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Friday Night Lights Fodder

Friday Night Lights: Landry Clarke 2.0

Previously, in football- drama-town, Texas: Landry and Tyra killed her stalker and covered it up. Fans didn't like that so much. And yeah, a few other things happened--a Taylor baby popped out, Julie and Matt are on the rocks, Buddy Garrity's on a downward spiral--but seriously. Landry and Tyra killed a man. Sort of overshadows whether Tim and Lyla are getting back together, you know?

Season two, episode two: Bad Ideas
Watch the episode here.

The upshot to the whole murder plot (which continues as Landry first worries that his engraved watch got lost with the body, and then has problems with his guilt throughout the episode), is that he and Tyra are getting much more screen time. But while actor Jesse Plemons clearly is stronger than second banana, funny sidekick status, it felt weird to have Landry mixing jokes with reflections on the killing. Gallows humor much?

There's no question that this weird storyline is pushing the unlikely duo together, with the strongest scene coming as tough girl Tyra lectures Landry to "be a man"--and get over wrestling with his guilt--which prompts him to tell her off. According to Landry, being a stone-cold killer isn't his idea of a man, so he feels sad for Tyra if that's how she defines one; yet while Landry's tormented over bashing the brains of her stalker, he'd do it all again because he's in love with her--and she must know that by now.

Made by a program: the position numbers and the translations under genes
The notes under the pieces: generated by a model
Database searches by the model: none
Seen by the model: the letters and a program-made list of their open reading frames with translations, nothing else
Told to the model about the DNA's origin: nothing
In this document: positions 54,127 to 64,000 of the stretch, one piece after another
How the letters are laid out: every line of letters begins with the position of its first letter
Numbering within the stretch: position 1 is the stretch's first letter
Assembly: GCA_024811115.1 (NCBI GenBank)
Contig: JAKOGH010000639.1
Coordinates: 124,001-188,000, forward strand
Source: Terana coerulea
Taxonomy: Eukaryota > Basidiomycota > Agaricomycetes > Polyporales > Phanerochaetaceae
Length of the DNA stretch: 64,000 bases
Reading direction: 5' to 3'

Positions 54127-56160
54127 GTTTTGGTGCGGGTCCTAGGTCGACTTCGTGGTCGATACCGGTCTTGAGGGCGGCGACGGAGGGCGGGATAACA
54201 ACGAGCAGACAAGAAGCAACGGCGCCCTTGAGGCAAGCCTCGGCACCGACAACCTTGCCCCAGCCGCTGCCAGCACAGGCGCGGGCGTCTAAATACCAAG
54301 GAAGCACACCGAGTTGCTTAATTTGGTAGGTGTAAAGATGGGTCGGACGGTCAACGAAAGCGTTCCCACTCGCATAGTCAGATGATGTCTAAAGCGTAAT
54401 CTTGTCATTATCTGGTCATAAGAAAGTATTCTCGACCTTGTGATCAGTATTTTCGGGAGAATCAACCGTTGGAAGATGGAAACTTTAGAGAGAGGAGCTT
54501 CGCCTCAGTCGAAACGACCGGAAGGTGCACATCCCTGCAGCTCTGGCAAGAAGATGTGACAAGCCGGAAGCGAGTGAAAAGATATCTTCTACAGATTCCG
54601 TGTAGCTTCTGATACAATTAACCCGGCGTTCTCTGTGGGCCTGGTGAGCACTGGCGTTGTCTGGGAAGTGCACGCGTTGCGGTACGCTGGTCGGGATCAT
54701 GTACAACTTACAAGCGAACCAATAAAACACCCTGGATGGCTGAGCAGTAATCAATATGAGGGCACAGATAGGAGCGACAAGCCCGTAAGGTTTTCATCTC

Well, Landry may have lost his innocence, but by the looks of a tearful Tyra appearing in his bedroom at episode's end...he may be losing something else, too...

Like sleep! I think it was a school night.

(Oh, and Landry made the football team somehow too, despite spending more time on the turf than lined up in a three-point stance. Honestly, the guy is the worst fictional high school football player I may have ever seen. So...wha? Maybe they need fodder for blowouts. Still, an onlooking Poppa Police Officer Clarke is proud of his son. Something tells me that might change...)

(And what's Poppa Clarke--not officially affiliated with the team--doing on the sidelines? Didn't Coach McGregor close practice last week?)

The single life
Yes, there was more to this episode than Landry...I just can't get over his storyline. But did you notice that every character struggled through this episode?

Trying to care for a baby, Mrs. coach is falling apart without her husband around. Trying to deal with Dillon High's many student problems, Glen--a science teacher-turned-fill-in guidance counselor--is suffering without Tami around, so he takes some work over to her house. And maybe not the world's greatest decision; before long, she post-partum wigs out and, frankly, he's a little scared of her. Yet by the end of the episode, it's Glen who's picking her up at the hospital, after Tami's poor decision to walk the baby in the 105 degree heat culminated in a fever for little Grace. Nice guy; he seems like a giant, older version of goofy, well-meaning Matt Saracen. Not to mention, totally calls Mrs. coach on the poor decision to have Taylor up in Austin while she raises the baby apart from him.